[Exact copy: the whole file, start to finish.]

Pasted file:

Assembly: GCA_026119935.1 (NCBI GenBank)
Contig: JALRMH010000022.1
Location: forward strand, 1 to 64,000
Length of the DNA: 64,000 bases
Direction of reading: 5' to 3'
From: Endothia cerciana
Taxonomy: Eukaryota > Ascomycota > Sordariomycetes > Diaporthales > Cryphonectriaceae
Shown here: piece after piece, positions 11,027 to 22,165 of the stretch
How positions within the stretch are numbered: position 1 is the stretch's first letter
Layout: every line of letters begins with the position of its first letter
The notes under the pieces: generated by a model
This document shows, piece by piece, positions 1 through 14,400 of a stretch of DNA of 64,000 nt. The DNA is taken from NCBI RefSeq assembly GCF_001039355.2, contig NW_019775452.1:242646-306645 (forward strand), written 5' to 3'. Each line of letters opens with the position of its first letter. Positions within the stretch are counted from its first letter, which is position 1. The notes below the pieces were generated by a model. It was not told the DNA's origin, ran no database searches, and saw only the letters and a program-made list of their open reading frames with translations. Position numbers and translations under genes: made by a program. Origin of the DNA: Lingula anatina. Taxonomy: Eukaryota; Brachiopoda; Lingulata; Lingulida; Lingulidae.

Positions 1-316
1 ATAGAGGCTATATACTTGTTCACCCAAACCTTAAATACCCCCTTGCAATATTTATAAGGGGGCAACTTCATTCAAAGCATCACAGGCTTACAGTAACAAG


Assembly: GCA_026119935.1 (NCBI GenBank)
Contig: JALRMH010000022.1
Location: forward strand, 1 to 64,000
Length of the DNA: 64,000 bases
Direction of reading: 5' to 3'
From: Endothia cerciana
Taxonomy: Eukaryota > Ascomycota > Sordariomycetes > Diaporthales > Cryphonectriaceae
Shown here: piece after piece, positions 11,027 to 22,165 of the stretch
How positions within the stretch are numbered: position 1 is the stretch's first letter
Layout: every line of letters begins with the position of its first letter
The notes under the pieces: generated by a model
This document shows, piece by piece, positions 1 through 14,400 of a stretch of DNA of 64,000 nt. The DNA is taken from NCBI RefSeq assembly GCF_001039355.2, contig NW_019775452.1:242646-306645 (forward strand), written 5' to 3'. Each line of letters opens with the position of its first letter. Positions within the stretch are counted from its first letter, which is position 1. The notes below the pieces were generated by a model. It was not told the DNA's origin, ran no database searches, and saw only the letters and a program-made list of their open reading frames with translations. Position numbers and translations under genes: made by a program. Origin of the DNA: Lingula anatina. Taxonomy: Eukaryota; Brachiopoda; Lingulata; Lingulida; Lingulidae.

Positions 1-316
1 ATAGAGGCTATATACTTGTTCACCCAAACCTTAAATACCCCCTTGCAATATTTATAAGGGGGCAACTTCATTCAAAGCATCACAGGCTTACAGTAACAAG